A common belief among commodity producers, importers and exporters is that hedging should be based on analysts’ expectations. Hence, they often attend meetings where they expect to hear forecasts from analysts and experts. For example, Ed White recently wrote
Meeting halls at farm conferences are packed when the market analysis session is scheduled with farmers eager to hear forecasts on crop prices, livestock prices, fertilizer prices, interest rates and exchange rates.
However, he also pointed out that relying on forecasts for hedging is not a good strategy:
How the heck can farmers hedge loonie exposure when there’s no general consensus on where it’s heading? … currency traders expect to see the loonie in the next year go anywhere from US62 to 89 cents. Read more
Indeed, the job of a corporate treasurer is to identify the relevant risks and find an effective way to hedge them and not to speculate based on his/her own or some analysts’ forecasts.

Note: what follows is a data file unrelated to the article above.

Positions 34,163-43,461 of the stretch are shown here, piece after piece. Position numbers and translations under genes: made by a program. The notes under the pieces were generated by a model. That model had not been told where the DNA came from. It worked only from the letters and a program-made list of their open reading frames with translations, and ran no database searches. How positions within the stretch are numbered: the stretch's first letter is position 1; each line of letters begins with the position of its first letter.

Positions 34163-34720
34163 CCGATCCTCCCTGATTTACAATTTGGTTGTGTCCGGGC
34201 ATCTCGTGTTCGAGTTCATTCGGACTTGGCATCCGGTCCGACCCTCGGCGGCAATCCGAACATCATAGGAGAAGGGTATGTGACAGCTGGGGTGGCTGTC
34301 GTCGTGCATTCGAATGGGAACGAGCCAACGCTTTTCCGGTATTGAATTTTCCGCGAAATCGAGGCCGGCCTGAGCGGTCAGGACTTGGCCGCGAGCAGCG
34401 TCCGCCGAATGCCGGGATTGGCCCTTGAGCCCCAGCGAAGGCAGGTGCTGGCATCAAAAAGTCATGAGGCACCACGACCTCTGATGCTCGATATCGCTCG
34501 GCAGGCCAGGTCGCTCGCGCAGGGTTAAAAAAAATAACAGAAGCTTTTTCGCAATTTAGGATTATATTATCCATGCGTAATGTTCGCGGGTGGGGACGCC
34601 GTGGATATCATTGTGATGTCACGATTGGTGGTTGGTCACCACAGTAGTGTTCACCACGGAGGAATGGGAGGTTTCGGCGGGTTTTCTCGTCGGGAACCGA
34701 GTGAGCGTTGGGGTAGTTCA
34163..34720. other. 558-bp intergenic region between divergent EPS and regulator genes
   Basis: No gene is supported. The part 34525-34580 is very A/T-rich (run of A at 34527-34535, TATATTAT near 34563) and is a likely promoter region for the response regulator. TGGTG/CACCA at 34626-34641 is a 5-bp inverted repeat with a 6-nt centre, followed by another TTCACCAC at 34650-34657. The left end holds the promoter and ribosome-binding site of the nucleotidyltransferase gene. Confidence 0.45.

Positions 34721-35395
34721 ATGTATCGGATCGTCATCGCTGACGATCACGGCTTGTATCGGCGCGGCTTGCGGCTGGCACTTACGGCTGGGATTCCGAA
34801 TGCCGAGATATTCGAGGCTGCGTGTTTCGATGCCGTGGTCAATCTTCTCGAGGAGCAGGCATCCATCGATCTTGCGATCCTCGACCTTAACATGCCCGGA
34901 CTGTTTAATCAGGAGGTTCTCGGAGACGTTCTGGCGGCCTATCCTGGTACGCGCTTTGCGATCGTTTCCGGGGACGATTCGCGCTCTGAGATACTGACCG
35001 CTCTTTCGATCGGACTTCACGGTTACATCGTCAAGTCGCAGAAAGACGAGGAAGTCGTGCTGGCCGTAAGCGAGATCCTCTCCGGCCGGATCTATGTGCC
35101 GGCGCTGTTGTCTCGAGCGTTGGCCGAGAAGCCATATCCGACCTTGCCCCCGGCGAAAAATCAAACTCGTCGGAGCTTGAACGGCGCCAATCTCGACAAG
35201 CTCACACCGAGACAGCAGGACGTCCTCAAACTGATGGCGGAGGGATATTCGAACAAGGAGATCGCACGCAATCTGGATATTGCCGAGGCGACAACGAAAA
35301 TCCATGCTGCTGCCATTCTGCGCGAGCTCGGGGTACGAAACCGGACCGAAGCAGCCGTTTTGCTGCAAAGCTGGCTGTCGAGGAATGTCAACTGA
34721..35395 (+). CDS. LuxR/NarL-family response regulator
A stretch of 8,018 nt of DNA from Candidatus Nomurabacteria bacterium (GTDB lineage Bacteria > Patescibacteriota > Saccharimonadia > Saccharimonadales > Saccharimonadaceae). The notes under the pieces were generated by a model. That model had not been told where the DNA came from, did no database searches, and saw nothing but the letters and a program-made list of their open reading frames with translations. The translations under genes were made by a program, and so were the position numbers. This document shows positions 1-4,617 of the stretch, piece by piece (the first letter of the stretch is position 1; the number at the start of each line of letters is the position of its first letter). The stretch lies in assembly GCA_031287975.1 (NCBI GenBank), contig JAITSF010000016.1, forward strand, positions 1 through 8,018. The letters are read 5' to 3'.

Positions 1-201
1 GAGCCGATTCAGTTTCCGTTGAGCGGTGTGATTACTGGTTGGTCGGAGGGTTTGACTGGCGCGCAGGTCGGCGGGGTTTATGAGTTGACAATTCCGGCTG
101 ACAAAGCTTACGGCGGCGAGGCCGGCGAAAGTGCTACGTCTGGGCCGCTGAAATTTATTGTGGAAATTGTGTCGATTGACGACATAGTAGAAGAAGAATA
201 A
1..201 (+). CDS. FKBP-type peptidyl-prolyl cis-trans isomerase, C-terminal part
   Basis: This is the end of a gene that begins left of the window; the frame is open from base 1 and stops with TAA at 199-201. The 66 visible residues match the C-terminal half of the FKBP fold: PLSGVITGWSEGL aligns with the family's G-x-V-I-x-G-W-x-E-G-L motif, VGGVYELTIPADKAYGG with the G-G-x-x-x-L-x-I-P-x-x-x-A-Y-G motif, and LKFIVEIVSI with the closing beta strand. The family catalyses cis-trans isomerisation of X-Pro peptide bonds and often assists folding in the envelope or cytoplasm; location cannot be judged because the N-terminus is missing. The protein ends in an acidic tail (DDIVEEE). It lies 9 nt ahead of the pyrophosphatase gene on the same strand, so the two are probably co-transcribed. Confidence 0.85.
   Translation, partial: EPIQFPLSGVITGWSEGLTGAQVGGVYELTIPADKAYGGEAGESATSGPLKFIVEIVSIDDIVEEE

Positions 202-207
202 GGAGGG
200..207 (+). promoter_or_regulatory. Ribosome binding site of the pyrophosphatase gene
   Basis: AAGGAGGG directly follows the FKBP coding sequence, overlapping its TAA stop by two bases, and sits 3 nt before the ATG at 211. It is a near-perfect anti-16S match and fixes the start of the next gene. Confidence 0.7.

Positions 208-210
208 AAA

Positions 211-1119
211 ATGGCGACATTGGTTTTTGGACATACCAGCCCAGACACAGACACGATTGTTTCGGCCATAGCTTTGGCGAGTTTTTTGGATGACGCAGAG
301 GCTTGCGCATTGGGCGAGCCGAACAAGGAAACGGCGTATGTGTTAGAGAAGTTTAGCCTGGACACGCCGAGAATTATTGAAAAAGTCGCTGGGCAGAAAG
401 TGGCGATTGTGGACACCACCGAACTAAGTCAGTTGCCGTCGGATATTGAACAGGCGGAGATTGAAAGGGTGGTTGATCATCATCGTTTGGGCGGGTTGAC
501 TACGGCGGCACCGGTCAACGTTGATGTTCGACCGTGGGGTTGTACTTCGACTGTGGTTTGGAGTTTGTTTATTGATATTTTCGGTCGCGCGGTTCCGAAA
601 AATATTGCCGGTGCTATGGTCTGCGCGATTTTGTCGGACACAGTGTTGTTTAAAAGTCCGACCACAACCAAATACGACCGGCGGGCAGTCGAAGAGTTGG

This point is stressed again by Mark O’Toole
Bracing for uncertainty requires having an accurate view of all your exposures across all asset classes and the ability to stress test what would happen amid the likelihood of certain events. Only then can a company set hedging strategies and determine how events will impact their supply chains.
In the near future, the risks that we are facing are
- The impact of Chinese economy
- Foreign Exchange risks
- The move from IAS 39 to IFRS 9
To hedge against those risks and to ensure a stable revenue, corporate treasurers can carry out hedges using derivative instruments such as fixed price swaps, fixed price swaptions, two-way collars, three-way collars, and basis contracts.
The design of such a hedging strategy would involve: pricing of the derivative instruments, stress testing, and evaluation of the effectiveness the hedge.